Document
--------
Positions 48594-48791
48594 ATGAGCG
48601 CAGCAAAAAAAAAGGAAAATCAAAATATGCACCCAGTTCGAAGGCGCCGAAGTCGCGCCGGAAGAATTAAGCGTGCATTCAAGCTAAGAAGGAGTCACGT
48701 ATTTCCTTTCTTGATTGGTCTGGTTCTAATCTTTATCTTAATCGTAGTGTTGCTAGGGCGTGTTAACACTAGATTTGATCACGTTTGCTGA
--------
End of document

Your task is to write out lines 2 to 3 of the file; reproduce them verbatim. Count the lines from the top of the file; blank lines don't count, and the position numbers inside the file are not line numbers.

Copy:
48594 ATGAGCG
48601 CAGCAAAAAAAAAGGAAAATCAAAATATGCACCCAGTTCGAAGGCGCCGAAGTCGCGCCGGAAGAATTAAGCGTGCATTCAAGCTAAGAAGGAGTCACGT